February 19, 2019
“In Space and Time,” the third episode, if you will, of the San Francisco Ballet’s repertory season, is a variegated treat. Seen at last Saturday’s matinee, it began with Artistic Director Helgi Tomasson’s 2005 ballet The Fifth Season, set to the music of contemporary (and some say minimalist) Welsh composer Karl Jenkins. Why he took “the fifth” for its title is anyone’s guess, although Jenkins’s String Quartet does comprise five parts. That’s an extra movement for a classical string quartet, plus a final movement, the Largo from Jenkins’s Palladio for good measure. Tomasson did think it suggested something beyond the ordinary, according to Cheryl Ossola’s program notes.
So it is. It’s delightfully sensitive, both emotionally and to the particular strengths of the company. With simple blue leotards designed by Sandra Woodall and her Palladian windows in shades of blue, the ballet could seem austere. But each ballerina has a sparkly brooch and the entire ballet (lit by Michael Mazzola) an opulent quality.
Not only was it wonderful as always to watch principal dancer Yuan Yuan Tan, but it was good to see Elizabeth Powell, promoted last year to soloist, in a principal role. She has lovely epaulement whose natural carriage goes well with nicely honed footwork, and in their Romance pas de deux she looked great with British principal Aaron Robison, recently returned after a year away (he joined in 2016), another dancer to watch. Tan was joined by Kimberley Marie Olivier, Carlo di Lanno and John-Paul Simoens for the Waltz movement, notable for its sense of intimacy via gestures of embrace. The backdrop glowed red for the Tango, its nigh-frenzied rhythms honored by Olivier, di Lanno, Robison and by Simoens, whose daring leaps looked like fourth-position pliés in midair. Tan and di Lanno’s Largo pas de deux included a tender moment when she gently turned her head as she walked, closely encircling his shoulders. Her move spoke to the ballet’s luxurious sense of expansive time.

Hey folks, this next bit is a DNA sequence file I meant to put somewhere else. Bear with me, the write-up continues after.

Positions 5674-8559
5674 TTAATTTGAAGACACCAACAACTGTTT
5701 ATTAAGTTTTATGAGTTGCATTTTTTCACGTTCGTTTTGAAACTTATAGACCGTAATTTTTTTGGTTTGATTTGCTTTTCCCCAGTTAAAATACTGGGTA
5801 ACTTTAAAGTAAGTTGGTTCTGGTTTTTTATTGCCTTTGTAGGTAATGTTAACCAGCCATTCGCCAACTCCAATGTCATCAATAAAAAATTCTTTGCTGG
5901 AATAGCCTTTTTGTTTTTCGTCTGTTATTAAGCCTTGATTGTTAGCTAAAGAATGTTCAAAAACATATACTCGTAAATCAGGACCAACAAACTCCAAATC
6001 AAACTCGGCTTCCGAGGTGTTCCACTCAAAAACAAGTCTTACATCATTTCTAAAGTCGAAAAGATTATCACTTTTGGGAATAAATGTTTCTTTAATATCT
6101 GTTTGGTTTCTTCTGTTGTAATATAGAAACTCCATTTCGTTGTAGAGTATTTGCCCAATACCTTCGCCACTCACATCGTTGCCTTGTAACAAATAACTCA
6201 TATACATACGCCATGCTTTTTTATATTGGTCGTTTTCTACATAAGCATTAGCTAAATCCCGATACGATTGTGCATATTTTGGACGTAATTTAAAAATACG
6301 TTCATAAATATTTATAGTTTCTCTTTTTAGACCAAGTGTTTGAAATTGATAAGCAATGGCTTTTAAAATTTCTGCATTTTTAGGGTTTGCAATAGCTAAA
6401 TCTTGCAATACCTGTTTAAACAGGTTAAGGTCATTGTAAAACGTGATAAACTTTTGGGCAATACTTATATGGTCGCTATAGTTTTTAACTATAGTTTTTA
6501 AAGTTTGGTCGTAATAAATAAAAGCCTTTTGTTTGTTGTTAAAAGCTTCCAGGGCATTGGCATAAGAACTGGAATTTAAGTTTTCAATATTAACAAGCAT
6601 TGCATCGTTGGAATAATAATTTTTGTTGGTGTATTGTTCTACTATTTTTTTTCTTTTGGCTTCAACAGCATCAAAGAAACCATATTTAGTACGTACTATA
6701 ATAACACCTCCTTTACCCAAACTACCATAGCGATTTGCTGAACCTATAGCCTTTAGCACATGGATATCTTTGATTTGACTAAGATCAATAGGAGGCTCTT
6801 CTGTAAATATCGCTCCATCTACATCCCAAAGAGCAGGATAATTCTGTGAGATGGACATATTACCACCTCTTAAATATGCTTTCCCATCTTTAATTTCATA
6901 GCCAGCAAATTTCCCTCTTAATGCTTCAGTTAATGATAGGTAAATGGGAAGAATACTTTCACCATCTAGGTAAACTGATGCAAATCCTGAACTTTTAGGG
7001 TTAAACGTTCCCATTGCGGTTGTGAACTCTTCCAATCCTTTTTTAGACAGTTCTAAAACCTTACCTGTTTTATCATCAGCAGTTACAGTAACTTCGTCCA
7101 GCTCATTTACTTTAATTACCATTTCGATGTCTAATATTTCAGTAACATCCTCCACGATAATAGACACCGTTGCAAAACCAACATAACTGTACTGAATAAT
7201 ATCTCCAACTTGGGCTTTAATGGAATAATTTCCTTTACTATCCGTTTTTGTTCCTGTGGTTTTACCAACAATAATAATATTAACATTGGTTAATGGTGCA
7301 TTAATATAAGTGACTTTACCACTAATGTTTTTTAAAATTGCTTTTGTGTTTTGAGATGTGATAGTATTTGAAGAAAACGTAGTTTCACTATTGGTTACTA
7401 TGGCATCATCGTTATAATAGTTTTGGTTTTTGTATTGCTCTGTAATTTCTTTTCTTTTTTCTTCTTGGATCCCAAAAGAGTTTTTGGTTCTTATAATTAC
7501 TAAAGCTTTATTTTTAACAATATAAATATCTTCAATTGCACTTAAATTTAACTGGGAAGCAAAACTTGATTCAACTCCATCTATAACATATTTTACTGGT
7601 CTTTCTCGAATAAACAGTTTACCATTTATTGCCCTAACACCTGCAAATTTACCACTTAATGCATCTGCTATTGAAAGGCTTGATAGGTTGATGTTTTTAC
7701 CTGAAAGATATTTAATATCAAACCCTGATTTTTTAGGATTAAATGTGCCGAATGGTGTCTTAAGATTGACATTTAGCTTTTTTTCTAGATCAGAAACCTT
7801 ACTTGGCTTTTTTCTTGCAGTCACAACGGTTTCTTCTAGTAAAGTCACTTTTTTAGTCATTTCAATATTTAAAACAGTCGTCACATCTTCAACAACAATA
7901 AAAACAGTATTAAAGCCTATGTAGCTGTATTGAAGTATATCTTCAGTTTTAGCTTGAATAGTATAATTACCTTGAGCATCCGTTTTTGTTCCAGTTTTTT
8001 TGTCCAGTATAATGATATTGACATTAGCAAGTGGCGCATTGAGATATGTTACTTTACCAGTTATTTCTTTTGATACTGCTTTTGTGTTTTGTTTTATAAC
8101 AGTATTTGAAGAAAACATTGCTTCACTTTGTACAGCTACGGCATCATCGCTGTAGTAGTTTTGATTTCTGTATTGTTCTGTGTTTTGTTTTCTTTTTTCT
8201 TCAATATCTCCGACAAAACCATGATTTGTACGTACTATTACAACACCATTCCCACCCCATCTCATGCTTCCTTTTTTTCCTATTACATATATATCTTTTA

Ming Luke conducted The Fifth Season and Snowblind, when the orchestra was joined by Mungunchimeg Buriad.
Choreographed by Cathy Marston, Snowblind was an audience favorite from last year’s Unbound Festival. Based on Ethan Frome, Edith Wharton’s 1911 novella, it’s a masterly piece of theater as well as dance, set to work by composers Amy Beach, Philip Feeney, Arthur Foote, and Arvo Pärt. New England austerity, softened (at least at first) by gently falling snow, was created by scenic and costume designer Patrick Kinmonth with lighting by James F. Ingalls. Saturday’s superb cast was led by Ulrik Birkkjaer as the desperate, isolated Frome, Jennifer Stahl, striking as his wealthy, older, hypochondriac sourpuss wife Zeena Frome, and Mathilde Froustey as Mattie Silver, a young woman in temptress red, their home help who becomes the third corner of a disastrous lovers’ triangle.
The supporting corps of townfolk, farmhands, and the snow that dooms the trio to their foreordained fate numbered 14 in all. Unlike in the novella, there’s no sled crashing into a tree, only Mattie and Ethan’s decision to run outside so they can die together of exposure. It doesn’t turn out that way — they revive and survive — and the final image of husband, wife, and lover locked in a struggle that morphs into an unbreakable triangular hold, symbolizing the trio’s shared, seemingly endless future together, the hypochondriac wife forced to care for two invalids (in the book, Mattie is Zeena’s cousin) is unforgettable.
Marston expertly captures the tale through these gifted dancing actors, expertly investing their bodies with the narrative’s impact and extending it through richness of gesture. On second viewing, it appeared that the ballet would have more impact with a bit of editing so the passion would be torn to tatters, instead of to tatters, to tatters, to tatters. But this is a minor quibble, and not surprisingly, it bothered the ecstatic audience not one bit.
Harald Landers’s Etudes was set by Knudåge Riisager after Carl Czerny’s time-honored piano studies and first performed by the Royal Danish Ballet in 1948. Conducted by Martin West, it’s a thrilling, fast-moving, in-depth catalogue of exercises and combinations, showing how classical ballet dancers learn to do what they do and what makes it so compelling — to study as well as to watch. Having toiled over Czerny as well as the barre, it was a treat for me to revisit the entire thing — beautifully led by principal dancers Sasha De Sola, Angelo Greco, Joseph Walsh, and Carlo Di Lanno — safely from a seat in the theater, glorying in the hierarchies of ballet, the flowering of artistry.
In classical costumes of white and black, tutus to jackets and tights, half the company was on the stage at the finale, having gifted the audience with a matchless performance — at least until the next. If you have to pick just one San Francisco Ballet show to see this season, this one’s a major contender.